Theatre Actress, Educator, and Director Nancy Tribush Hillman Has Passed Away
Nancy Tribush Hillman, Broadway actress and innovative theater educator, director, and creator, whose esteemed career spanned over 60 years, died unexpectedly in Olympia, WA on July 10, 2019.
Tribush Hillman suffered a fatal unexpected stroke while doing what she loved most: rehearsing for an original show called Giving which she co-wrote. The show, based on The Giving Tree, features original lyrics and book by Tribush Hillman in a style reminiscent of her idol, Lin-Manuel Miranda. Tribush Hillman always insisted that the show must go on, and indeed, her community and ensemble has rallied in the wake of this tragedy, to ensure that the show will open on Friday, July 12th, at the Triad Theatre, as planned.
Tribush Hillman held multiple credits on the Broadway stage. She won the role of Kim in the final Broadway company of Bye Bye Birdie, appeared in the 1966 Broadway play, Happily Never After, and directed and co-conceived the Broadway production of A Reel American Hero, in 1981. But she is perhaps best known as a brave, and fearless original cast member, both Off-Broadway and throughout its original Broadway run, in Oh! Calcutta!, a controversial revue that challenged the role of sexual honesty on stage. She later served as Jacques Levy's assistant director on the production until its closing, and the early run of the 1976 revival. Through Oh! Calcutta! Tribush Hillman created a lifelong family; the remaining cast members still gather for yearly reunions, organized zealously by Tribush Hillman herself, (who was adamant about keeping family, especially theatre families, together). Tribush Hillman was also involved with the original inception team of A Chorus Line.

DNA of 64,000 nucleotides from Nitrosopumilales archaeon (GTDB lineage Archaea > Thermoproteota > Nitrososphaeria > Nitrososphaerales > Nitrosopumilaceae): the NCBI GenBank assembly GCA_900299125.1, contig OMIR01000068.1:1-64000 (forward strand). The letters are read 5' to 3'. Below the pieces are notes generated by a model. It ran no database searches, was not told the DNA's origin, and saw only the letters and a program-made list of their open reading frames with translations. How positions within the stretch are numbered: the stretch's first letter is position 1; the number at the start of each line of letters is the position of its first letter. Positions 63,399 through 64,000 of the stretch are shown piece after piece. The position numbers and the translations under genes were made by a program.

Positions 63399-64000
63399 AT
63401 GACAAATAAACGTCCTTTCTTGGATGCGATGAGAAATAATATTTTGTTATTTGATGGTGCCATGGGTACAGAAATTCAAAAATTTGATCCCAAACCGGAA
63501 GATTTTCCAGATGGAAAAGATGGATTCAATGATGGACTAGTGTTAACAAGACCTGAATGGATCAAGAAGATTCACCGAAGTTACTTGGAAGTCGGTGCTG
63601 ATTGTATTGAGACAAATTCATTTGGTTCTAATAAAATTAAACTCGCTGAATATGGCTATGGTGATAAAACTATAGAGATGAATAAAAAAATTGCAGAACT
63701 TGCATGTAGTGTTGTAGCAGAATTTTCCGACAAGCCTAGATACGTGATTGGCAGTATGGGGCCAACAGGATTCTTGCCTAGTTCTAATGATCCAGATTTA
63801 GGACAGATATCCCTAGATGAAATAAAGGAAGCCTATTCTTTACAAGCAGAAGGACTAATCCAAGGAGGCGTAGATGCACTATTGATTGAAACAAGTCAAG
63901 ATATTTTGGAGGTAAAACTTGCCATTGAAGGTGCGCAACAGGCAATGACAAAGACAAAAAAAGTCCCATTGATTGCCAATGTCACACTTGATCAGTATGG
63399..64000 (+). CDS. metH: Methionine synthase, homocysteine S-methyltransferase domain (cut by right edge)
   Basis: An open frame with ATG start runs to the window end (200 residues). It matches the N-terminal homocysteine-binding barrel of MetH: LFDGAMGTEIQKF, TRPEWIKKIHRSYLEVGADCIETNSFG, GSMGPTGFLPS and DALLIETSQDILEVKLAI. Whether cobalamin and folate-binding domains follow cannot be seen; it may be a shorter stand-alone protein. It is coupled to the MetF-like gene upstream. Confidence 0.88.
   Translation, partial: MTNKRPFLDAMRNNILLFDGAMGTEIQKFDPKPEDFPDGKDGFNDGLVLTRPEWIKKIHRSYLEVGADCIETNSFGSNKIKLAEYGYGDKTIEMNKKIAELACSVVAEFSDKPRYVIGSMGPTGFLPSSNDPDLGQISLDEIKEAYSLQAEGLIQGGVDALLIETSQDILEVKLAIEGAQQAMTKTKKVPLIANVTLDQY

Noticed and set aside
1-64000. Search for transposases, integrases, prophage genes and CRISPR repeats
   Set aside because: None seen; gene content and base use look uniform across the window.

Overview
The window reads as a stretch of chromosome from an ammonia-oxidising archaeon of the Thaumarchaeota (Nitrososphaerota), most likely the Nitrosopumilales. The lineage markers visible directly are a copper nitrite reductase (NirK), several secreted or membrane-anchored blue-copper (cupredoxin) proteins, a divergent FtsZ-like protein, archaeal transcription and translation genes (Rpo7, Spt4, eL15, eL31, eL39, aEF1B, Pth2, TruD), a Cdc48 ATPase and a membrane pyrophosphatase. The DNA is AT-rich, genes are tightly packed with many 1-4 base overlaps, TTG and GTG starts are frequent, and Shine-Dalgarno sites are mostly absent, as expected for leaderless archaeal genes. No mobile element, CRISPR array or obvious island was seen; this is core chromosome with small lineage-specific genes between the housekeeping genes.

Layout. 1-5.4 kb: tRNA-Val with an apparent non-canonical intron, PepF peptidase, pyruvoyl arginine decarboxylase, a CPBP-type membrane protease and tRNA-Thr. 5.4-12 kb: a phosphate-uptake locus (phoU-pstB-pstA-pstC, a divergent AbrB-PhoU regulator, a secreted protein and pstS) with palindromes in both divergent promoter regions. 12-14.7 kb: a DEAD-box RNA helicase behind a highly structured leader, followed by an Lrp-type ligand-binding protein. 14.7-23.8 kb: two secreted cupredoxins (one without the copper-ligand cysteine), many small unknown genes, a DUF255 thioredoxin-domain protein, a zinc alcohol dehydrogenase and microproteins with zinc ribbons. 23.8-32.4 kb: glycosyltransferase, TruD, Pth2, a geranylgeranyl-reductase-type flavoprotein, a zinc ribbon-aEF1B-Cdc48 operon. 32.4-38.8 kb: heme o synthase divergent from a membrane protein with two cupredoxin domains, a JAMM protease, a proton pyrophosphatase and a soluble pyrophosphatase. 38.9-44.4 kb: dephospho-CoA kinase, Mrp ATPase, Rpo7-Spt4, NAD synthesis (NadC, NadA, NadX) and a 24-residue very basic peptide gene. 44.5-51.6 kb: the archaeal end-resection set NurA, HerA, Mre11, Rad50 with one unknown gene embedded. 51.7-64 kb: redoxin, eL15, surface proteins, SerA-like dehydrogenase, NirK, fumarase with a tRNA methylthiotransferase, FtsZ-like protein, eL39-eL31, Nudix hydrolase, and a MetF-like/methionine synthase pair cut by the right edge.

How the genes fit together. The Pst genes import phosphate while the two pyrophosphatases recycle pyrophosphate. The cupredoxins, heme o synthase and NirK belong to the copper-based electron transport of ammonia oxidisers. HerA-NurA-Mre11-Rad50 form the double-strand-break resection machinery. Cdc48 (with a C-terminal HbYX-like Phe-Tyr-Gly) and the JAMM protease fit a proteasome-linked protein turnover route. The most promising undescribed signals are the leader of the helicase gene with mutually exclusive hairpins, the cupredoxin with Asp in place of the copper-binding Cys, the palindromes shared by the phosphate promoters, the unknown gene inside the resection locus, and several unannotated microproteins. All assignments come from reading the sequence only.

Despite these notable credits, Tribush Hillman's most profound legacy was her lifetime of work bringing the theatrical arts into the lives of thousands of children and community members. She was the pioneer of Stage Struck, a professional training program for teenagers in New York City in the 1980s (the only program of its kind at the time) and was the progenitor of the Drew Harvey Community Theater in Yelm, where she impacted the lives of hundreds of individuals over multiple generations who otherwise didn't have access to the performing arts, instilling in them a lifelong love of theater and self-expression.
As the leader of the Drew Harvey Theater for over 20 years, Tribush Hillman directed over 5 shows annually while running a staunch educational program, which brought regional community into an artistic experience, spawning many theatrical careers spanning generations and various iterations. Work she continued when the Drew closed, founding Standing Room Only and then launching Stage Struck West, to further bring professional quality theater to those in need of finding themselves through art.
Born in Brooklyn on December 18, 1940, Tribush Hillman was an avid New Yorker, attending Brooklyn College, and later raising a family in Manhattan while balancing her thriving career. She will be remembered for her unfailing passion for musical theater, her endless generosity, sharp wit, infectious humor, unsurpassed vitality, and ability to bring out originality and appreciate beauty. Her death bed was surrounded by a packed room of community members and family, all bereaved and astonished by the sudden incident and eager to express their gratitude at what she had given them over the years -the gift to discover themselves artistically even when never previously inclined, and a connection to the joy and importance of Theater.
She leaves behind two daughters, entrepreneur Rachel Hillman and actor/director/coach Avriel Hillman, and other loving family members including cousins, nephews, niece Marlo Hunter (New York theater director), and a surrogate family of hundreds of children who accredit her with who they became.
Tribush Hillman's devoted community is currently organizing efforts to honor her with a theater and ongoing theater educational legacy, in her name.